Pets with Disabilities Series: 2- or 3-legged Pets
Pet owners fondly refer to their animals as their four-legged friends, but sometimes they come with only two or three functioning limbs. Sometimes animals start out with four, and then accident or illness results in paralysis or sufficient damage to render some of the legs useless.
While it is not always comfortable to see an animal we associate with physical prowess or endless energy, hobbled in such a way, embracing their willingness to adapt can reveal a boundless spirit that rewards an owner's commitment tenfold.
Animals who are born crippled have a built-in advantage to adapting to their limitations, since they have never known any other way. Cats are, not surprisingly, especially resourceful, regardless of the number of legs they have to work with, because their balance and agility can compensate for a lot. If left with two functioning legs as unilateral (fore-limb hind-limb on the same side) or diagonal (one fore-limb, one hind-limb, on opposite sides) double amputees, cats face a challenge that many can meet.
Obviously if only one leg is compromised, both cats and dogs are adept at maneuvering quite well with the other three. Extremely light carts, like those patented and produced by K-9 Carts, which strap on to the pet's body and provide support and movement through wheels, can enable an animal with either both front or back limb paralysis to get up and go. Another alternative for pets who have no use of the rear limbs is a partial body sack that provides rear and chest protection, preventing sores and other complications that an animal is vulnerable to if their movement is limited to dragging themselves around on the floor.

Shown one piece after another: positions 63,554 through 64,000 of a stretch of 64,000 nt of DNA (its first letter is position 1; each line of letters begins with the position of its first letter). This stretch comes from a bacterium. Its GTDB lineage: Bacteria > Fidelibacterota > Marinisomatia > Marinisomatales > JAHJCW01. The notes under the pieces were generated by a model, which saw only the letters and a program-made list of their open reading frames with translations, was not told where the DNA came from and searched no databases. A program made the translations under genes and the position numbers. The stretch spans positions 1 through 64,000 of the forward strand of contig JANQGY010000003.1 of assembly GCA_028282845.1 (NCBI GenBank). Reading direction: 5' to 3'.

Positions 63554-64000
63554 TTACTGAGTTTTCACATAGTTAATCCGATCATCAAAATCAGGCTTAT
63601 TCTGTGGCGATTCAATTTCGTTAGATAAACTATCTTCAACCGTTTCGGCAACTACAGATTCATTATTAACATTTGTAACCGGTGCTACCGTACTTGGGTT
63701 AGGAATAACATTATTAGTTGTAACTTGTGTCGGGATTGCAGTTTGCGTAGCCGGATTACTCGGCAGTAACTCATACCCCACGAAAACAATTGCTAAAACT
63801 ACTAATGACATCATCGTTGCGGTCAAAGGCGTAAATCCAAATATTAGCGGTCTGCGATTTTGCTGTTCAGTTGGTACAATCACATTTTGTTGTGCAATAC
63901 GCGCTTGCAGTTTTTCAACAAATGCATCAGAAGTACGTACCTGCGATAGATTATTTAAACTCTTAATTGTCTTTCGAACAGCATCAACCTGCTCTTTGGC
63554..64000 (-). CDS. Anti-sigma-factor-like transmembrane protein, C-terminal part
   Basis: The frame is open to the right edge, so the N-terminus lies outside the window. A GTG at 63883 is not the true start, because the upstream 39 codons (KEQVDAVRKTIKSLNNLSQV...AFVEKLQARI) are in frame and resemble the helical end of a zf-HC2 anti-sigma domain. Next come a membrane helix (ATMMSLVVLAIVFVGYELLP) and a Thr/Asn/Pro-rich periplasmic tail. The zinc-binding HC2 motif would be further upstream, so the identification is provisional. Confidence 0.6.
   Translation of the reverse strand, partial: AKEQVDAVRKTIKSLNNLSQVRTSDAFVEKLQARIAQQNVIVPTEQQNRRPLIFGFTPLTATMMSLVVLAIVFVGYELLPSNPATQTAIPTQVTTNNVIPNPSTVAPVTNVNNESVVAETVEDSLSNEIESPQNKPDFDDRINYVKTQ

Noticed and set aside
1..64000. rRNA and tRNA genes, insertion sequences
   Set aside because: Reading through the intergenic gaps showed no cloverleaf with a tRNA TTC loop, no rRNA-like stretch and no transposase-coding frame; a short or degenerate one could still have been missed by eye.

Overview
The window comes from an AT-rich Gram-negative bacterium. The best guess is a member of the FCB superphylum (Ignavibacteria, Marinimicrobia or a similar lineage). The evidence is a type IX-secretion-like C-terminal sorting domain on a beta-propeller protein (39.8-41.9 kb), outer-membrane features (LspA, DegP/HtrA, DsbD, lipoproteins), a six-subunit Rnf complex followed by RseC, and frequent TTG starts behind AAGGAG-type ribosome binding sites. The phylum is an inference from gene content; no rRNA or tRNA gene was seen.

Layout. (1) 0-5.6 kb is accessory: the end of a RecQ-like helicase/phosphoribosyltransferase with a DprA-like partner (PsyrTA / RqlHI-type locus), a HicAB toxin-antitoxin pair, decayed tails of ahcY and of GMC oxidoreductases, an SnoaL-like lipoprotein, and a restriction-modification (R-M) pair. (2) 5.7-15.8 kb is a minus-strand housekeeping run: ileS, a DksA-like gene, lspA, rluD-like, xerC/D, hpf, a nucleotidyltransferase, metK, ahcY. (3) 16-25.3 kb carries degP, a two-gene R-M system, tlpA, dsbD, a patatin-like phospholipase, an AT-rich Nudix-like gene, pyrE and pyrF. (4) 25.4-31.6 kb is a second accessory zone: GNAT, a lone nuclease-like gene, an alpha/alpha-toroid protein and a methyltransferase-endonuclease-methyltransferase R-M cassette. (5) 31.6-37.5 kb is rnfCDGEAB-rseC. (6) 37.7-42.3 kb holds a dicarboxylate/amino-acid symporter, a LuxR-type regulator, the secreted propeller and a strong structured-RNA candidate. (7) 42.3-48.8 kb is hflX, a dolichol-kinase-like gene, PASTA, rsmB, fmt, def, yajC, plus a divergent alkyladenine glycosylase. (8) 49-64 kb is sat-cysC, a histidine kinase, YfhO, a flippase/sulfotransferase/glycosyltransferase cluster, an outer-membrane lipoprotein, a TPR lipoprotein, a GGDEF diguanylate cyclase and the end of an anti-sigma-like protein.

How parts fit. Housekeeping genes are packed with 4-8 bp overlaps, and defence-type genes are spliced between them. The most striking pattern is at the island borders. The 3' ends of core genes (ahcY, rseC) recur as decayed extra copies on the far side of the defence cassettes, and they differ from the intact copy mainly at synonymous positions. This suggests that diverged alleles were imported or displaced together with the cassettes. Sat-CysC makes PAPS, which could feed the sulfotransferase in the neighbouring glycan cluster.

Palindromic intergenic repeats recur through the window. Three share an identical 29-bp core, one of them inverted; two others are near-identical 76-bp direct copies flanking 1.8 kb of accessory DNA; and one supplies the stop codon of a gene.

There are numerous products out there to suit a wide range of needs, so researching the options will yield helpful tools, but science is also aiming to provide other options. In 2005, a veterinarian and engineer team at North Carolina State University designed and installed an artificial limb on George Bailey, a family cat born without the lower half of its hind legs. The surgery was a success and within five days, it was reported in the college paper, the cat could step on his new leg.
A follow-up article on the school's online site, Technician Online, followed up on George's progress and ultimate predicament, "[George] transformed into a rambunctious, running, jumping and chasing cat. Unfortunately, George's prosthesis could not keep up with his enthusiastic nature. Two months after the surgery, he broke the titanium nail holding the prosthesis in place." Denis Marcellin-Little, professor of orthopedics at the College of Veterinary Medicine, who worked on the surgery, is exploring ways to make the prosthesis last longer.
Even with some help, not all animals will instantly get up and go. It is possible that the animal might exhibit evidence of depression too, so knowing your pet well, and trusting your veterinarian will help guide your course of action. It is a time-consuming commitment to care for a crippled pet, especially so if the paralysis effects the bladder and bowels, resulting in incontinence. None are insurmountable obstacles, but certainly the condition poses many challenges, for the pet as well as their owner.
It can seem overwhelmingly heartbreaking to think of an active pet reduced in this manner, but depending on the animal's attitude, it may well be that they can still find plenty of fun and satisfaction in engaging a toy, sniffing an unusual scent, watching the birds and greeting you at the door, just as before.
- Filed Under: Health & Home